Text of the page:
As one of 78 junior golfers nationwide chosen to participate in last weekend’s PGA Tour Champions event in Monterey Peninsula, California, Clayson Good got a rare opportunity to experience what it’s like to play in a professional event.
The good, the bad and the windy.
Paired with pro Doug Barron, the 17-year-old high school senior from Durham made his share of birdies during the first two rounds of the PURE Insurance Championship Impacting the First Tee. He also got show off his personality to a national television audience while seeing first-hand the worth ethic it takes to play compete at the highest level.
At the same time, he learned how difficult playing golf for a living can be — especially when Mother Nature decides to transform a picturesque golf cathedral like Pebble Beach into a raging wind tunnel.
“My main takeaway from playing with a golf professional in a tournament setting like the PURE Championship is that professional golfers have good and bad shots,” Good said. “It’s really how they respond to those shots. I saw pros, Doug included, that had shots they didn’t like, but were still able to par a hole. They stayed relaxed and in the moment. That’s a good reminder to me to do the same when I’m on the course.”
An all-conference performer for Jordan High School who plans to play for and attend Queens University in Charlotte next year, Good earned his spot in the best ball team event by going through a rigorous screening process sponsored by First Tee — a national organization designed to promote junior golf.
He learned of his selection in July after playing in the final round of the North & South Junior Championship at Pinehurst.
“I watched on my phone as I warmed up until my tee time,” Good said. “They hadn’t announced the Southeast participants yet. I played the entire round not knowing if I was selected or not. After my round, my family started texting and calling me. Everyone was excited for me and I couldn’t believe I was going to play Pebble Beach with the pros. It was so exciting.”
Paired with Barron, a 50-year-old “rookie” on the Champions tour, Good got off to a promising start Friday in the opening round at Poppy Hills Golf Course, nearly making a hole-in-one on his way to a four-birdie round.
Walking off the course excited about the way he played, Good was ready to sit back and savor the experience. But as he quickly learned, that’s not what professionals do when there’s still more golf to be played.
“After our first tournament round, Doug and I had lunch together along with my dad,” the youngster said. “He asked what I was doing after lunch. He was going to practice. I thought I might rest more but didn’t want to be out-hustled.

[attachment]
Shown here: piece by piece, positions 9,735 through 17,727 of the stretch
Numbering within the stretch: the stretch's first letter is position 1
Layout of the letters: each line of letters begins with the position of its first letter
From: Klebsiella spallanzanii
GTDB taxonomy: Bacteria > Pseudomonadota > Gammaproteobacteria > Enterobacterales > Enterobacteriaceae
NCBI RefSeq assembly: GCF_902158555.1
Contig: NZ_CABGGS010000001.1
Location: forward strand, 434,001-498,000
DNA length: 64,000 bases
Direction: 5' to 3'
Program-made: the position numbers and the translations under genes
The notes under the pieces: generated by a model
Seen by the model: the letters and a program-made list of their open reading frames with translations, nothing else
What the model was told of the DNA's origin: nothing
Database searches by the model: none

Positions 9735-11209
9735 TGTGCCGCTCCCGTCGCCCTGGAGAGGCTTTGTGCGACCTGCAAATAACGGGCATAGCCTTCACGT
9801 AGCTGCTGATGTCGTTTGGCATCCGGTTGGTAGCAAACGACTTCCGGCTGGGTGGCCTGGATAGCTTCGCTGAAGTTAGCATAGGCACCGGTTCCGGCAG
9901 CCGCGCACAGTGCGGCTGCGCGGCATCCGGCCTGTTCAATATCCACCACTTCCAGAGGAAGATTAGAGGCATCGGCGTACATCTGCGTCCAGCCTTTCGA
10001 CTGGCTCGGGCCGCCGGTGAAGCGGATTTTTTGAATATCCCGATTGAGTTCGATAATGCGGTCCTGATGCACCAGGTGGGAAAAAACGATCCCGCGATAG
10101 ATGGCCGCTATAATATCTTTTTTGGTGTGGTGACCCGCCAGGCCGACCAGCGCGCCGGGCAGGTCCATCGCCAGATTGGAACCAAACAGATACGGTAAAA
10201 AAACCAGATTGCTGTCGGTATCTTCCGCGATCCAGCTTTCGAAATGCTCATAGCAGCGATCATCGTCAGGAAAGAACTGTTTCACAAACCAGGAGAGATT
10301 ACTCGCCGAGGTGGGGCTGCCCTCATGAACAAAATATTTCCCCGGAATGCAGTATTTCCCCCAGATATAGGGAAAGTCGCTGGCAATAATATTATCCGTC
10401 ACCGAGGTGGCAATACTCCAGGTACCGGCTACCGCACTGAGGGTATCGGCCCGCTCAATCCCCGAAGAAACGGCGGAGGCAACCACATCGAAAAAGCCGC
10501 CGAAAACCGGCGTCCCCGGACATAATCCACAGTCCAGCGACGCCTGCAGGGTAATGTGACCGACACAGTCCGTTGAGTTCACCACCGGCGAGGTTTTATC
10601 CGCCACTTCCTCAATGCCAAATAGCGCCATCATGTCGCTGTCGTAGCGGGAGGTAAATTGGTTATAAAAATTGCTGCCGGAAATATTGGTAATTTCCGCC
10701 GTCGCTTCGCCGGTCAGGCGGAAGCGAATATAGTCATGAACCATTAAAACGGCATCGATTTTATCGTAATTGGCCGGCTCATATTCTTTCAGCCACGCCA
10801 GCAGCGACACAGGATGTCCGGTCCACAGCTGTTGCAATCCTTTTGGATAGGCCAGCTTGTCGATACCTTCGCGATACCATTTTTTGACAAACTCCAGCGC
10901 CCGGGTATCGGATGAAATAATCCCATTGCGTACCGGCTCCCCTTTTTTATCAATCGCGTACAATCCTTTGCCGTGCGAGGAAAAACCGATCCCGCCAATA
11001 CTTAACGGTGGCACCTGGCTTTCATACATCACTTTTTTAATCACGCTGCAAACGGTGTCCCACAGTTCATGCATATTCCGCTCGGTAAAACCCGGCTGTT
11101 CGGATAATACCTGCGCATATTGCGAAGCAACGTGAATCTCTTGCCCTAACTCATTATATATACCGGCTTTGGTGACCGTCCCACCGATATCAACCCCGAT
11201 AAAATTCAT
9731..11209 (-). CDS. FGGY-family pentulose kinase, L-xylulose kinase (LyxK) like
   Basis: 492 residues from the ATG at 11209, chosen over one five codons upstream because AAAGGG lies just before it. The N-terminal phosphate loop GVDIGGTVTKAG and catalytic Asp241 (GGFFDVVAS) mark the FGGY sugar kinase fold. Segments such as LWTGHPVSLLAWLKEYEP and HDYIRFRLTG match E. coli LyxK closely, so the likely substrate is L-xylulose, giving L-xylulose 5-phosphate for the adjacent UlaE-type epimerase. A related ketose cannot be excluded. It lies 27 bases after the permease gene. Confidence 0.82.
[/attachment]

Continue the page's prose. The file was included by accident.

“Doug really help me with my chipping and gave me some suggestions during our practice time. It meant a lot to me for him to take the time to do that.”
Good got even more of a golf education the next afternoon at Pebble Beach, when wind gusts off the Pacific Ocean turned the round into a battle for survival. It was a battle he and Barron lost when they missed final round cut by two strokes.
“The course conditions at Pebble on Saturday were challenging,” Good said. “The 25-mph winds coming off the ocean were no joke. I needed to have played better at Poppy Hills the previous day to go low and make the cut. Missing the cut was hard, but it won’t be the last time I miss one. Pros still miss cuts sometimes.”
As difficult as Saturday’s blustery round was, Good did have at least one shining moment.
It came on the seventh hole in the form of a birdie putt that was shown to a national television audience via Golf Channel and seen by a multitude of family members and friends back home in North Carolina.
“After I was on TV making my birdie putt on Hole 7 at Pebble, I got lots of texts later in the day,” he said. “I had my hat on backwards, shirt half untucked. The wind was so crazy I could barely keep my clothes on. I pointed to the camera after my birdie putt and my family and friends thought that was funny. I wanted to make my mark and show my passion for the game.”
Barron, who scored his first Champions victory at an event in Endicott, New York, in August, was impressed with the way Good handled himself on the course during the tournament.
“He’s obviously got great parents because his social skills were phenomenal,” Barron said. “He was very enjoyable to hang out with. I’ve got an 18-year-old son and a 13-year-old son and, honestly, he reminded me a lot of my sons. He’s very good with adults, not intimidated at all. He’s a very confident young man and we had a great time.
“The only thing I felt bad about is that we didn’t make the cut. I tried my heart out coming in. He played great. We both played pretty well. The weather was crazy the second day. But he had a great experience, I hope.”
It was a weekend Good said will serve as inspiration as he prepares to take the next step in his golf career.
“To stand on the same tee boxes, walk on the same fairways, and putt on the same greens as legends of the game, it is just priceless,” he said. “To be able to play with Champion Tour pros and see how they handle the stress of playing at that level, it really helps put my game in perspective.”